A few weeks ago I was struck by a certain irony as we celebrated Law Week in California. At a time when we salute the value of the rule of the law in our country, we are witnessing the possibility of dismantling the structure of the legal profession in our state -- based on the political mood of the day.
The independence of the profession and the premise of separation of powers are threatened.
Separation of powers of government is fundamental to the very existence of constitutional government in the United States. The division of governmental powers into executive, legislative and judicial branches represents probably the most important principles of government, with the system of checks and balances.
I feel strongly that the lawyers of California should continue to have the privilege of self-governance -- politics should play no role in justice.
When we examine the issues that have faced us in the past months and compare them to the issues that confronted previous generations of our profession -- the Depression, World War II, the civil rights movement -- we should be thankful that none of the freedoms Thomas Jefferson presented to the Continental Congress are being threatened.
Today, the State Bar's very existence is being threatened by a standoff in the legislature -- the effects of which can impact every member of our profession and every member of the public.
The governor's veto of our annual fee bill has resulted in a shortage of funds and the people of our state can no longer turn to the State Bar for help.
Now they must call their district attorneys, city attorneys, consumer protection offices and even the courts -- none of which is set up to absorb the enormous workload of the bar.
Without a fee bill, the bar will run out of money by next month. No longer will the discipline arm of the State Bar be able to investigate, prosecute or handle incidents of attorney misconduct such as:
To permit this is unacceptable.
I can tell you from the dozens of trips that I have made to Sacramento this year, we have done everything humanly possible to address the governor's veto message.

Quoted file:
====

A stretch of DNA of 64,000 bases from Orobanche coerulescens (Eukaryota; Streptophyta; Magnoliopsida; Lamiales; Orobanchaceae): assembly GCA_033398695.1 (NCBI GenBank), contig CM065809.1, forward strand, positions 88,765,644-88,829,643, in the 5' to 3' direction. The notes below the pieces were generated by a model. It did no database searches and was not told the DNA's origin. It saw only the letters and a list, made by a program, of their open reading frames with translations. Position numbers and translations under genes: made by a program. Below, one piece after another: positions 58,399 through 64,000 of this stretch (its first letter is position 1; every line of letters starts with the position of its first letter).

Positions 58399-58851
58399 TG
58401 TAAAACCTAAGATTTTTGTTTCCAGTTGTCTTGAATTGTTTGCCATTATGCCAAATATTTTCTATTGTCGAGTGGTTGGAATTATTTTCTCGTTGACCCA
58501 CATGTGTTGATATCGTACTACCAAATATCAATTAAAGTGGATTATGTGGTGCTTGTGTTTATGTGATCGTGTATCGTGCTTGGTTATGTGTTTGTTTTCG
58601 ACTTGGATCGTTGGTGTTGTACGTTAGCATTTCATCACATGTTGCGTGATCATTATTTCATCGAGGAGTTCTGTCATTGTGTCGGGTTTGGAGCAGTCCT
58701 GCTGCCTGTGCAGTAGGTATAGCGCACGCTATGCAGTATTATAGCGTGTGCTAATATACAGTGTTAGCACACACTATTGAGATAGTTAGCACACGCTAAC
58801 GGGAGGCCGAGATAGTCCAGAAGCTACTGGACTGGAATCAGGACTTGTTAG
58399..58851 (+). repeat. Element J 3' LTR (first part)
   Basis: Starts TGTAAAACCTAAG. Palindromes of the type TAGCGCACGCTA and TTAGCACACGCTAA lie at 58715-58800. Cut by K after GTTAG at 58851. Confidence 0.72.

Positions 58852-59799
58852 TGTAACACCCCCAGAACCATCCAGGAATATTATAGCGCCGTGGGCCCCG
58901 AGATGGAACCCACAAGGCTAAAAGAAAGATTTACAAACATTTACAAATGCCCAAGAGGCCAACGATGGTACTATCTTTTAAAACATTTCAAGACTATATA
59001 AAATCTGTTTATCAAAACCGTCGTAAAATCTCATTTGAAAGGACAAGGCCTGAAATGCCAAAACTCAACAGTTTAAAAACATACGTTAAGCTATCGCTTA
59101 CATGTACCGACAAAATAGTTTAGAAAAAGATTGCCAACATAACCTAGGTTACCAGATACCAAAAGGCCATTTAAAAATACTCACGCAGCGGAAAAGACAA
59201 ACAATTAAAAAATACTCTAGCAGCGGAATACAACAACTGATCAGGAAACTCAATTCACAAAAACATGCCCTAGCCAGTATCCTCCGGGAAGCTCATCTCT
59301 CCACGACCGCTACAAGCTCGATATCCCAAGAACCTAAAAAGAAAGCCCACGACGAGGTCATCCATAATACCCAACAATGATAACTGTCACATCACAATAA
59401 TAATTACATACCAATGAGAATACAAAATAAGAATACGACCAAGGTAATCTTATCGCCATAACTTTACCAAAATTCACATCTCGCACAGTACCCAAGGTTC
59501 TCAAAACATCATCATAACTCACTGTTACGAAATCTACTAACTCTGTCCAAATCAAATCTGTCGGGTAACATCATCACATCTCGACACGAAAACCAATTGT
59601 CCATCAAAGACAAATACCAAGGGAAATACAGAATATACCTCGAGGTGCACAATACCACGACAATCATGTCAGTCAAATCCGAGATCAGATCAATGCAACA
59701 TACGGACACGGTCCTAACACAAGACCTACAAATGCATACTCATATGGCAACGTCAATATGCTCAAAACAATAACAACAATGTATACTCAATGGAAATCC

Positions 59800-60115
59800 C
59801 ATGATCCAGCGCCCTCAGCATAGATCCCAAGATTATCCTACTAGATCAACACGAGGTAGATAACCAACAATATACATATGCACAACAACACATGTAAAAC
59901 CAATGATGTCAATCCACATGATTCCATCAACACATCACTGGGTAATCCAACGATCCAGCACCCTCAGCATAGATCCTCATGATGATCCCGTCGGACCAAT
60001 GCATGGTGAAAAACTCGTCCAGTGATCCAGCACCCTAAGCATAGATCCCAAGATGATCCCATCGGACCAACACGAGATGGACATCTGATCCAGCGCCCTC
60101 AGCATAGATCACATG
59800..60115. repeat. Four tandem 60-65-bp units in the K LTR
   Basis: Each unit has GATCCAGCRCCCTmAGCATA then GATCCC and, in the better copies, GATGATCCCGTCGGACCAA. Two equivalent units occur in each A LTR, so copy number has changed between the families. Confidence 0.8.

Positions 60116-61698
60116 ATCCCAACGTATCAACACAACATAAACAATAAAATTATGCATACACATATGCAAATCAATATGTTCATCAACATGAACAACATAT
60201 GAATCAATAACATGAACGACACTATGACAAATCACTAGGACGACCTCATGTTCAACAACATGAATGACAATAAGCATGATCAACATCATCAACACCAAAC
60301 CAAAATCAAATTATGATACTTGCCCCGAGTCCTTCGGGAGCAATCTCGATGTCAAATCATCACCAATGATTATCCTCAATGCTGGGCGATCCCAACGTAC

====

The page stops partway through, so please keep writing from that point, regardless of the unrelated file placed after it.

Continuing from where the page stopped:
I clearly acknowledge that the State Bar had -- and has -- room for improvement and room for more efficiencies.
After at least 100 meetings with bar leaders, legislators, representatives of the governor and attorneys throughout the state, I feel I have a pretty good pulse on the prevailing sentiment.
This past month alone, I have spoken at the dedication of a law library, at a law school graduation, during a Law Day luncheon, at a bench/bar dinner, before the California PTA and to three bar associations.
Most members want lower dues, restrictions on lobbying activities and a show of fiscal responsibility by the bar.
In addition, they do not want the bar to take positions on political issues and they do not want to be required to pay for the Conference of Delegates.
Members have also expressed support for legal service and pro bono programs, but they do not want to pay for the administration of practice sections unless they choose to join.
They want an integrated bar with the ability to elect their own leaders.
And -- attorneys want our State Bar to be more responsive to its members.
Assemblyman Robert Hertzberg's bill addresses each of these issues, and we need the support of California's attorneys to avoid what will certainly be a much larger problem later.